Randomized controlled trials

Clinical trials that involve at least one test treatment and one control treatment, concurrent enrollment and follow-up of the test- and control-treated groups, and in which the treatments to be administered are selected by a random process, such as the use of a random-numbers table.

Appraisal of: Farrah K, Raab D. Errata for trial publications are not uncommon, are frequently not trivial, and can be challenging to access: a retrospective review. J Med Libr Assoc 2019; 107(2):187-193.

Reviewer(s): 
Short description: 

This paper conducted a retrospective review across forty systematic reviews published by CADTH in 2015, searching for errata associated with these reviews via PubMed, biomedical databases and journal publishers. The authors had three objectives: to estimate frequency of errata, evaluate impact of errata on the reviews, and explore how easily errata can be found through standard systematic review search methods.

The study found searching for errata was not straightforward as no single database provided all errata, the significance of time lag between publication of an original article and subsequent errata (overall median 237 days but a range of 15 to 1036 days), and how errata were indexed and linked to original articles. The authors rated errata identified as major, minor or trivial in terms of impact on study outcomes and found 16% of errors important enough to potentially affect study conclusions, overall half of all errors could impact on interpretation of study data.

The authors recommend checking appropriate settings in bibliographic software to make sure errata can easily be identified, and when updating systematic reviews searchers should consult the Cochrane handbook for current best practice to identify errata.

Limitations stated by the author(s): 

This paper was based on a small sample of errata and looked only at systematic reviews of single drugs.

The authors did not look at the impact of these errata on the conclusions of the systematic reviews.

Limitations stated by the reviewer(s): 
No specific sub-analysis of the issues or when these studies were originally published was undertaken. Not clear what actions were taken (or how and when they should subsequently be undertaken or recorded) to rectify errata in currently published systematic reviews.
Study Type: 
Review

Appraisal of: Chapman AL, Morgan LC, Gartlehner G. Semi-automating the manual literature search for systematic reviews increases efficiency. Health Info Libr J. 2009; 27(1):22-7.

Short description: 

Manual literature searching (or hand-searching) for systematic reviews is often promoted as a way of minimizing retrieval bias (the failure to find relevant studies due to the retrieval capacity of electronic databases), but it can be a lengthy and unsystematic process. This study aimed to determine the validity of a new manual search method to check reference lists of identified studies for relevant articles using the Scopus database by comparing it to the traditional method of manually checking reference lists as the gold standard. Outcome measures included accuracy and completeness of article detection (validity) and personnel time involved (efficiency). The Scopus method identified the same studies as the gold standard, but was much more time efficient (3 hours versus 8 hours, time saving of 62.5%). The study authors concluded that the Scopus method could significantly improve the efficiency of manual searches and thus of systematic reviews.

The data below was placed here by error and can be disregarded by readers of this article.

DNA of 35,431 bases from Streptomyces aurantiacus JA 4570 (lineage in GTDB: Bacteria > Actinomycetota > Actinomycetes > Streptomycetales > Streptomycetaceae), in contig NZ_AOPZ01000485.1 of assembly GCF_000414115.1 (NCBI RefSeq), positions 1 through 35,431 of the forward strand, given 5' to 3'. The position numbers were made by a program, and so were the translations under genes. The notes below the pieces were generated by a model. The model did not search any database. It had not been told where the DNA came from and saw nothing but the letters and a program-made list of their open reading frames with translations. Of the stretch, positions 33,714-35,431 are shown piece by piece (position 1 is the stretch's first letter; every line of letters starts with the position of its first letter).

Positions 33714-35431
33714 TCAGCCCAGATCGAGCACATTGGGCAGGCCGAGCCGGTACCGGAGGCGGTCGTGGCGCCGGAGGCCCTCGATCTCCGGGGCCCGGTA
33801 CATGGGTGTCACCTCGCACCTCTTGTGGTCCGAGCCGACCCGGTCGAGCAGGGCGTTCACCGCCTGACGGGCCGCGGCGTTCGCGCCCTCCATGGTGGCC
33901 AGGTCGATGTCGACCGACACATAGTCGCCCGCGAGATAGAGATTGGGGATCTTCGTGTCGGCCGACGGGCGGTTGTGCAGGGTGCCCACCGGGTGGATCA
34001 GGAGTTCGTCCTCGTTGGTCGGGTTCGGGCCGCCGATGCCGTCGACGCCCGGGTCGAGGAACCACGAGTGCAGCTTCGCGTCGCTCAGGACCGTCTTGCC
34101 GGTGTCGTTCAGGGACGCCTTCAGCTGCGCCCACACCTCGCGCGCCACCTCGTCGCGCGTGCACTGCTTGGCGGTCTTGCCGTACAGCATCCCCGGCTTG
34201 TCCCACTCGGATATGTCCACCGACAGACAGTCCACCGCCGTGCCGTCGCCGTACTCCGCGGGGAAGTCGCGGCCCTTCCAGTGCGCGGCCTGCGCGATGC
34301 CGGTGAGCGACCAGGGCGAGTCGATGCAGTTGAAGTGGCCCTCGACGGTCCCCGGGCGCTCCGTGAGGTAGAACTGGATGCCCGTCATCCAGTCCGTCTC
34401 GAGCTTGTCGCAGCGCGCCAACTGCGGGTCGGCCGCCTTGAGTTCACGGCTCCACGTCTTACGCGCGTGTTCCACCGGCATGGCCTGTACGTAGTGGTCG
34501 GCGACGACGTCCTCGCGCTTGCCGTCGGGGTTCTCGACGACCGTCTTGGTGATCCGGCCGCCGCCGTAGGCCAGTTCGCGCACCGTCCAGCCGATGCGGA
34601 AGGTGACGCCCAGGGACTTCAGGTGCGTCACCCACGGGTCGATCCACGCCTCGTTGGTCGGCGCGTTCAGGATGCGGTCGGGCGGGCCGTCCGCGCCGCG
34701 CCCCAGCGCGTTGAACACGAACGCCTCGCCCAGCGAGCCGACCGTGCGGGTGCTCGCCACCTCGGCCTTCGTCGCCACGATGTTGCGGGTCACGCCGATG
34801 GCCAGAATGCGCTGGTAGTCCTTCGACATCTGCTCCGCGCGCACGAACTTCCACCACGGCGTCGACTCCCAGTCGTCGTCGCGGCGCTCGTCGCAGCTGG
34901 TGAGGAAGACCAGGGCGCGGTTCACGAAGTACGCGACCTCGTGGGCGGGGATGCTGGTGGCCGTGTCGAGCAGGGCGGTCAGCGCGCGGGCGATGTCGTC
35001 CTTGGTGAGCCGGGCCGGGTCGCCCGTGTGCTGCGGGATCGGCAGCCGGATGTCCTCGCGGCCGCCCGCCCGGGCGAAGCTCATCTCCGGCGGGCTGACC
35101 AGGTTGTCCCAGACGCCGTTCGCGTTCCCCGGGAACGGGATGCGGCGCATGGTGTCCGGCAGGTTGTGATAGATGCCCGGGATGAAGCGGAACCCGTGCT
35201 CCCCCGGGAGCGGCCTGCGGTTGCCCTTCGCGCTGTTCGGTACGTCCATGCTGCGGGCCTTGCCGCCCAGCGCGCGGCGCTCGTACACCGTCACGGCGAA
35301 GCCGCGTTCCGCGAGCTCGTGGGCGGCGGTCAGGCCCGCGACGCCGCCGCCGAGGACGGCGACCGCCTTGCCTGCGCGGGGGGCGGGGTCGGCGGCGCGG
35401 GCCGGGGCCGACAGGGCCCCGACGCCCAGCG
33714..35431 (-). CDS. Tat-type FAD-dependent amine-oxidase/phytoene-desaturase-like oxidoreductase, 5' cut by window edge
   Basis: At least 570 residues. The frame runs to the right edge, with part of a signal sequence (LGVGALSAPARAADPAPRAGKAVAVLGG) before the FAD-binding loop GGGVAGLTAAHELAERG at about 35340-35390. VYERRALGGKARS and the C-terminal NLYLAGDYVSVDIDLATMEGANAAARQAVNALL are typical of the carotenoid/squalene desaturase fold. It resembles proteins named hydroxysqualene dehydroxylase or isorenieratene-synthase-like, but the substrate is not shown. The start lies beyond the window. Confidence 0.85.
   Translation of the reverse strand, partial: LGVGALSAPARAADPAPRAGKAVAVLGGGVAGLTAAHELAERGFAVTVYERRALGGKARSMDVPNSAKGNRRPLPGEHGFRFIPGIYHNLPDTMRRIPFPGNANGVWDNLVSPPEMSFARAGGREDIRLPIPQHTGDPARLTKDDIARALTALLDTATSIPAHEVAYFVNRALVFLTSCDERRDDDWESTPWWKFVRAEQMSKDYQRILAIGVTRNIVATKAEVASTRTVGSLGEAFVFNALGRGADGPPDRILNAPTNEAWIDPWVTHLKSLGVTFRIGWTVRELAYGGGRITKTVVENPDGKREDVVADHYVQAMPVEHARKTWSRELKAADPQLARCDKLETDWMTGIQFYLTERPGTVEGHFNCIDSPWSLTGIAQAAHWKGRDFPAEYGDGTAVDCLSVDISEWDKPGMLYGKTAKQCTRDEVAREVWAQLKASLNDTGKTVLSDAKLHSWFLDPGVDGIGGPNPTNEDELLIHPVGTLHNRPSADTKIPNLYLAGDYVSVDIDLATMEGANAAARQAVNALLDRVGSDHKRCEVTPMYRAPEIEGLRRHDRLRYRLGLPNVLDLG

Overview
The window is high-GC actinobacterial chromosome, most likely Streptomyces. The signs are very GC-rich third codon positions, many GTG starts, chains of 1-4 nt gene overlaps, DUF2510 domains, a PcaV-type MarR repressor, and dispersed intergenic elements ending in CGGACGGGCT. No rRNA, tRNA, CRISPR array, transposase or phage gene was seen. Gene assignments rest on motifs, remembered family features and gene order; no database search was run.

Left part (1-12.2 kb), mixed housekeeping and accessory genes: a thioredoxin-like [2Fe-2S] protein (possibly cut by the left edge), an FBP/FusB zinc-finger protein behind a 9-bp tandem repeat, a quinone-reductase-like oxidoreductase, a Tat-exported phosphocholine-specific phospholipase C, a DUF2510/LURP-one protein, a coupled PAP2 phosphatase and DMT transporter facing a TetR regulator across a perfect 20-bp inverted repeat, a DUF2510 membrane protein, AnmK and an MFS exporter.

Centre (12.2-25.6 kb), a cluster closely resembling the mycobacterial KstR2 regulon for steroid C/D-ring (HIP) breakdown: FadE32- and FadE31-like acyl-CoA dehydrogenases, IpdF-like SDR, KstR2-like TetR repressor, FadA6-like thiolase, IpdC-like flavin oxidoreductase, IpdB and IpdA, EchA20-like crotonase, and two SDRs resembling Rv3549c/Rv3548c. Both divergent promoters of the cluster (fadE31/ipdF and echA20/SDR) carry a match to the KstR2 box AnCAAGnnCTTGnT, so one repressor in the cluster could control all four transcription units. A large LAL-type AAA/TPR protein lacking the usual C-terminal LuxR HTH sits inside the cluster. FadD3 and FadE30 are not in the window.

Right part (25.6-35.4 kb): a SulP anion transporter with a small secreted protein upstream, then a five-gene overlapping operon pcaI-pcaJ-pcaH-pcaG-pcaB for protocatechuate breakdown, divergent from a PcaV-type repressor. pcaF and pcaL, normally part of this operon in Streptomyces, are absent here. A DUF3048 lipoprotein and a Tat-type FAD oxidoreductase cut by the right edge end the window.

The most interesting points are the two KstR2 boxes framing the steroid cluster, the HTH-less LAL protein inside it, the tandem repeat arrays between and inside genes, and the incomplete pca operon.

Limitations stated by the author(s): 

Findings are based on one medium-sized systematic review. Further method studies are needed to validate these findings and identify potential improvement to this approach.

 Scopus requires a paid subscription.

Scopus currently does not include the reference lists of Cochrane reviews, which is a major limitation as Cochrane reviews are a major source of trial information.

Limitations stated by the reviewer(s): 
Findings based on reference checking of only 20 studies.
Study Type: 
Single study

Appraisal of: Golder S, Loke YK, Bland M. Meta-analyses of adverse effects data derived from randomised controlled trials as compared to observational studies: methodological overview. PLoS Med 2011;8(5):e1001026.

Reviewer(s): 
Short description: 
This methodological overview investigates the impact of study design in meta-analyses of adverse effects data. The authors look at the estimates of the risk of adverse events derived from meta-analyses of randomized controlled trials (RCTs) and from observational studies. The evidence indicates that there is no difference on average between estimates of harm in meta-analyses of RCTs as compared to observational studies. The study suggests that systematic reviews of harms should not be restricted to specific study types.
Limitations stated by the author(s): 
Confounding factors may account for any differences identified when comparing pooled results from various study designs. Due to time constraints, data was not extracted from individual papers; rather the data reported by the authors of the meta-analyses were used. Because the search strategy was designed to identify methodological papers whose primary goal was to assess the influence of study design on adverse effects, systematic reviews with embedded data comparing study designs may have been missed. The considerable heterogeneity between the comparisons of different studies suggests that any differences could be specific to particular types of interventions or certain adverse events. For example, some types of adverse events may be more easily identified by RCTs as opposed to observational studies.
Limitations stated by the reviewer(s): 
No additional limitations detected by the reviewer
Study Type: 
Review
Related Chapters: 

Comments from the authors:

Syndicate content